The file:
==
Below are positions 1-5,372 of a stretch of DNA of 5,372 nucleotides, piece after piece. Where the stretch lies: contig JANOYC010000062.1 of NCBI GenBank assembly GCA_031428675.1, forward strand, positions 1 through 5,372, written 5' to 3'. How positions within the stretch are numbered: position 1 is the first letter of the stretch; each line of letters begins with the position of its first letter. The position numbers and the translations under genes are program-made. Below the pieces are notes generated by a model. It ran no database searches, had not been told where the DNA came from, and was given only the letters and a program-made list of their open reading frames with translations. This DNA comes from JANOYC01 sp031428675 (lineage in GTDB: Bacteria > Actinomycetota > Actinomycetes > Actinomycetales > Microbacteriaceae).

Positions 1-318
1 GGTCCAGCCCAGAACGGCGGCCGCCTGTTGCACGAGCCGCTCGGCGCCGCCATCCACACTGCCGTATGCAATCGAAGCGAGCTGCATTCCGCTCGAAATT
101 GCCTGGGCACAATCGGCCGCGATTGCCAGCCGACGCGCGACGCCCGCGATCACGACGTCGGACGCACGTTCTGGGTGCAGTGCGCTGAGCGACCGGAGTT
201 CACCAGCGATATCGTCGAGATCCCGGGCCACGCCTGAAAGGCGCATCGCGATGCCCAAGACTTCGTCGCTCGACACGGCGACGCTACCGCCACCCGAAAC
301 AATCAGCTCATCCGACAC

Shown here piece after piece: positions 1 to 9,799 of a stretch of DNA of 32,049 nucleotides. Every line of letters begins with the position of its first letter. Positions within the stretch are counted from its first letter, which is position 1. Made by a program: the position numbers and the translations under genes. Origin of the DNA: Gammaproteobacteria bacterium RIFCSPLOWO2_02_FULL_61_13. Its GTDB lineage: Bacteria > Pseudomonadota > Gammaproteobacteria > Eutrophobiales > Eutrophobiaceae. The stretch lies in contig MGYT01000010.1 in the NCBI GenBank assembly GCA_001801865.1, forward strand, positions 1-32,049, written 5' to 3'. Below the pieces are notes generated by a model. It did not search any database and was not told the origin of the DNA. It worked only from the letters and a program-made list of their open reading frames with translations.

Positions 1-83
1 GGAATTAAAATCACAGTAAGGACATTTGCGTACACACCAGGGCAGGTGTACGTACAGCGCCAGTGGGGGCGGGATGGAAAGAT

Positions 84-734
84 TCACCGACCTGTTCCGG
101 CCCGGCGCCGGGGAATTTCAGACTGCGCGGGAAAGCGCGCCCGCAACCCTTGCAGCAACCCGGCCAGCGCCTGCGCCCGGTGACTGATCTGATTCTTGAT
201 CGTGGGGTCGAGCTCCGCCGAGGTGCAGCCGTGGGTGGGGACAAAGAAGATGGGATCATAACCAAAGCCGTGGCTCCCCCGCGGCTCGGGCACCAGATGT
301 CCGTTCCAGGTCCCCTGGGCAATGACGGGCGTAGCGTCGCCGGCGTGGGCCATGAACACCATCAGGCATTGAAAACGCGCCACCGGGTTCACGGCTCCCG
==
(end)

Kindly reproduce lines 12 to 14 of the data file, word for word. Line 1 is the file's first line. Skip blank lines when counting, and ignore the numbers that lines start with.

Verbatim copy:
101 CCCGGCGCCGGGGAATTTCAGACTGCGCGGGAAAGCGCGCCCGCAACCCTTGCAGCAACCCGGCCAGCGCCTGCGCCCGGTGACTGATCTGATTCTTGAT
201 CGTGGGGTCGAGCTCCGCCGAGGTGCAGCCGTGGGTGGGGACAAAGAAGATGGGATCATAACCAAAGCCGTGGCTCCCCCGCGGCTCGGGCACCAGATGT
301 CCGTTCCAGGTCCCCTGGGCAATGACGGGCGTAGCGTCGCCGGCGTGGGCCATGAACACCATCAGGCATTGAAAACGCGCCACCGGGTTCACGGCTCCCG